Dan Savage is on Blabbermouth this week talking about the tip and how to use it. Kathleen Richards is on, too, talking about risk-shifting in restaurants. And former Seattle mayor Mike McGinn is on as well. He says he can kinda identify with Kshama Sawant these days. She got in trouble this week for not being Seattle nice enough with her council colleagues. "They've never liked Kshama," explains McGinn. (He also has some interesting things to say about who's getting what done on the council, and about Tim Burgess's "patronizing" talk of needing "adults in the room.")
We also hear the former mayor's take on May Day and the line police should draw when responding to protesters. And finally, Sean Nelson, author of a book on Joni Mitchell, explains why she's so important, and why rumors of her being in a coma blew up the internet this week.
Plus! The music of iji, which Emily Nokes calls a "dance-pop project that will keep you in the deepest groove." They're playing on Saturday at the Monkey Pub.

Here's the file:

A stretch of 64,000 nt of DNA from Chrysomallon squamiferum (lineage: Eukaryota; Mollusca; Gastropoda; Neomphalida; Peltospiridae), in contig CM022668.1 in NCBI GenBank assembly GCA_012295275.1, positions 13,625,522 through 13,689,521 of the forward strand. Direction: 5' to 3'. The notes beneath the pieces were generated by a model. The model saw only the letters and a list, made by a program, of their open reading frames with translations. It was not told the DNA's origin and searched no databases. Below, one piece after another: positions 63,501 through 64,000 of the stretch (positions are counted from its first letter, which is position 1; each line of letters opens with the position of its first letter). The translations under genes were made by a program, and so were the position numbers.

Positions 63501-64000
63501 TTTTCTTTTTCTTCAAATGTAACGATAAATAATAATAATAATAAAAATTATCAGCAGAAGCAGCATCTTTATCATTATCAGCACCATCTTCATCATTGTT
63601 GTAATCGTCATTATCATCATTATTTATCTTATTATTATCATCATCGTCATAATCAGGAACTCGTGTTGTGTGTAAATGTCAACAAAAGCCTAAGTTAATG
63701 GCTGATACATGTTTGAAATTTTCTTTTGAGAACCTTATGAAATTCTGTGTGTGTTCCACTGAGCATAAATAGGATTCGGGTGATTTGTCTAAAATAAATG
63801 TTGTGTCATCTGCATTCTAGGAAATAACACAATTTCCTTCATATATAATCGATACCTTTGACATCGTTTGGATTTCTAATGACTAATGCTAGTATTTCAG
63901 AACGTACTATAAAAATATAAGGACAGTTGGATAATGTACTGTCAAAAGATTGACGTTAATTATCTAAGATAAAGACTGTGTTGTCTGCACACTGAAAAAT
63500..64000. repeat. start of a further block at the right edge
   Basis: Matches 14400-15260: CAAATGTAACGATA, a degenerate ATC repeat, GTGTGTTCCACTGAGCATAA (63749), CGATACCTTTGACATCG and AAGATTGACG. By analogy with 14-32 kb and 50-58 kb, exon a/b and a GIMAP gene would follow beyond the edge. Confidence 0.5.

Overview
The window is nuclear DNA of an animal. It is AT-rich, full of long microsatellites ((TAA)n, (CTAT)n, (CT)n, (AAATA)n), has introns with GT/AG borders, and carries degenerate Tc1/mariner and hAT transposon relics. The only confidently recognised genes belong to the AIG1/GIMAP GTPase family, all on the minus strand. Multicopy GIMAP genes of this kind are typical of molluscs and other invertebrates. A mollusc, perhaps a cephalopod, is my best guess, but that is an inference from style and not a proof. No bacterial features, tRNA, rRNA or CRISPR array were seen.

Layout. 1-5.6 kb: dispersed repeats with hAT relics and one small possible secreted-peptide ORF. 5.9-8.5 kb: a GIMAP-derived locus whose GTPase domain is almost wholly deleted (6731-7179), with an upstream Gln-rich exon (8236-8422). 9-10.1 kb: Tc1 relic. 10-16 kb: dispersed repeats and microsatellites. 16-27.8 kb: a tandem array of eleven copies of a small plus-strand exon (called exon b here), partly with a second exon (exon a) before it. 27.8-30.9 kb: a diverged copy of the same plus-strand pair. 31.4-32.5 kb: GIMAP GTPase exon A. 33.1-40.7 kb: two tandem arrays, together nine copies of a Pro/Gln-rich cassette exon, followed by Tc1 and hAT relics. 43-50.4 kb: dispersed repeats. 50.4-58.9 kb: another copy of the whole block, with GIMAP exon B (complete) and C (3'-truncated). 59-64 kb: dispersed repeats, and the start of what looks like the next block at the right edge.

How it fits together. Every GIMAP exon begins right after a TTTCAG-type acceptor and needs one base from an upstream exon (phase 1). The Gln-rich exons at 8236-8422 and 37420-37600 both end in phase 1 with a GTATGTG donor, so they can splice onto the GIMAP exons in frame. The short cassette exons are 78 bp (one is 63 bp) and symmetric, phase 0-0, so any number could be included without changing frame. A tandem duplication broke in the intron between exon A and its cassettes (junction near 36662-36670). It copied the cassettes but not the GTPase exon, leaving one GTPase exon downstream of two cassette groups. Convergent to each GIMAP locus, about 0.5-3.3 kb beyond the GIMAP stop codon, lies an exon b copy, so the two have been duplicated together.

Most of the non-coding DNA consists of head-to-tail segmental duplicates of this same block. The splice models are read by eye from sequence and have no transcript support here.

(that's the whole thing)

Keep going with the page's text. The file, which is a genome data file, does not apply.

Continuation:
Rent control, anyone? Or how about no housing market at all in Seattle? This week on Blabbermouth, we put former Tenants Union director Jonathan Grant and Smart Growth Seattle's Roger Valdez in a tiny room together and let them try to solve the problem of runaway apartment prices. We also hear from Angela Garbesabout more restaurants that are eliminating tipping. And Sean Nelson and Emily Nokes talk about Montage of Heck and all the feelings and in-theater shouting it's provoking in this city.
Plus! The music of Seattle rock band Posse, who areplaying at the Columbia City Theater tonight at 9 p.m.